Eulalia. Then we have no more to say to each other in this world. [Collecting all her resolution.) Farewell thou noble man! [Takes his hand.] Forget an unfortunate woman, who will never forget you. [Kneels.] Allow me once more to press this hand to my lips, this hand that once was mine!

Meinau. [Raising her.] No humiliation, Eulalia. [He shakes her hand.] Farewell!

Eulalia. For ever.

Meinau. For ever!

Eulalia. We part without animosity.

Meinau. Certainly, without animosity.

Eulalia. And when my sufferings shall have an end; when we shall meet again in another world —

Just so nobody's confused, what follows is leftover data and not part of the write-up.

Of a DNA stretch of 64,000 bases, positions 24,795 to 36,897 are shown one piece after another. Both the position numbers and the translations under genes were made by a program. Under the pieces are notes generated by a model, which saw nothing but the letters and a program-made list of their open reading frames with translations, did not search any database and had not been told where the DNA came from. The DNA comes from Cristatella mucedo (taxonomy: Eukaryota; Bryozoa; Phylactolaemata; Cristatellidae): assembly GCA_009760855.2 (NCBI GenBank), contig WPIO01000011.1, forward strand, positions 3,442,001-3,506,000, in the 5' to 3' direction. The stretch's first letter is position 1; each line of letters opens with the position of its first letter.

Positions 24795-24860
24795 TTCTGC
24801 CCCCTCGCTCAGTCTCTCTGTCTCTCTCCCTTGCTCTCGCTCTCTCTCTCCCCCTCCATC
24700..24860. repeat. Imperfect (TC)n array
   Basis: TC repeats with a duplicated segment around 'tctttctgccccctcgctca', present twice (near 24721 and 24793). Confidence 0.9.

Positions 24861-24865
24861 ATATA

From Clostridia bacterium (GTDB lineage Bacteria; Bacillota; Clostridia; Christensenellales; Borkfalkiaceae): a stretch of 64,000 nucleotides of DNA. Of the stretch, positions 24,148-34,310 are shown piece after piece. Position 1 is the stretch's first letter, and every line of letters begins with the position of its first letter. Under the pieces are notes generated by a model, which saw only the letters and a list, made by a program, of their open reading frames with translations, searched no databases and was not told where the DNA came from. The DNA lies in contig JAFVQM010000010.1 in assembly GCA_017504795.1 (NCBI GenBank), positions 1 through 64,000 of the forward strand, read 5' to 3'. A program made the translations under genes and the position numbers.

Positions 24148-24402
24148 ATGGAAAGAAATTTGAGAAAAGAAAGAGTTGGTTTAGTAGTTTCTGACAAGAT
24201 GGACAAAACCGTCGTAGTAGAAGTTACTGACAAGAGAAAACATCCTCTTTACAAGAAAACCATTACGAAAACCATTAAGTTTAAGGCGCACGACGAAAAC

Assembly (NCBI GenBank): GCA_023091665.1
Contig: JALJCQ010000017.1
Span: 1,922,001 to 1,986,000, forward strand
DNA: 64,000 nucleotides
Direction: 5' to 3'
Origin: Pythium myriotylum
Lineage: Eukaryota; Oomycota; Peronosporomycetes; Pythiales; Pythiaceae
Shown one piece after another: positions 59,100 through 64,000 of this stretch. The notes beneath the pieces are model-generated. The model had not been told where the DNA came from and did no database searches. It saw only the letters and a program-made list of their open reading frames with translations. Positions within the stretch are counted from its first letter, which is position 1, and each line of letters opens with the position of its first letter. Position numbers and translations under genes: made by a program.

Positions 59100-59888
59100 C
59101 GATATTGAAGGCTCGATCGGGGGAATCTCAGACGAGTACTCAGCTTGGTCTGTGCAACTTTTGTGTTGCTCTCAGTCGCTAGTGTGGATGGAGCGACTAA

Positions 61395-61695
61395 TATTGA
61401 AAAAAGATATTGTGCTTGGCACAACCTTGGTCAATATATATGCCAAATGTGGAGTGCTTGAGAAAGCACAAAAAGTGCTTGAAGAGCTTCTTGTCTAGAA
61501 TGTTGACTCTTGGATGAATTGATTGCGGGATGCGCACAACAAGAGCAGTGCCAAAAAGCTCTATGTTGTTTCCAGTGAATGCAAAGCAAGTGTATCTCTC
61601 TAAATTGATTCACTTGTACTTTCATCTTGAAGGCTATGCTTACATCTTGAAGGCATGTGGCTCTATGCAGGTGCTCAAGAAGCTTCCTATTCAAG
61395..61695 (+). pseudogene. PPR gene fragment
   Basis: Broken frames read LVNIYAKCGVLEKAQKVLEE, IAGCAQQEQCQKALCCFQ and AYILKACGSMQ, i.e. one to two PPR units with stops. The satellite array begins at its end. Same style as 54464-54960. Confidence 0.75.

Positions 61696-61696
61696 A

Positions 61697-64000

Meinau. There reigns no prejudice. Then you are mine again. [Their hands are folded in each other’s, their eyes meet, they stammer out once more a Farewell! and separate; but in going Eulalia turns on William, and Meinau on Emilia.]

Emilia. Father!

William. Mother!

[They press the children in their arms, in speechless rapture.]

Emilia. Dear Father!

William. Dear Mother!

[The Father and Mother quit the Children, look on each other, open their arms, and embrace fervently.]


[Meinau.] I forgive you.


[The Countess and the Major lift the Children up, who, cling to the necks of their Parents, and cry, Dear Father! Dear Mother!]


The Curtain drops. Back.

Translation © 2018 Doug Stott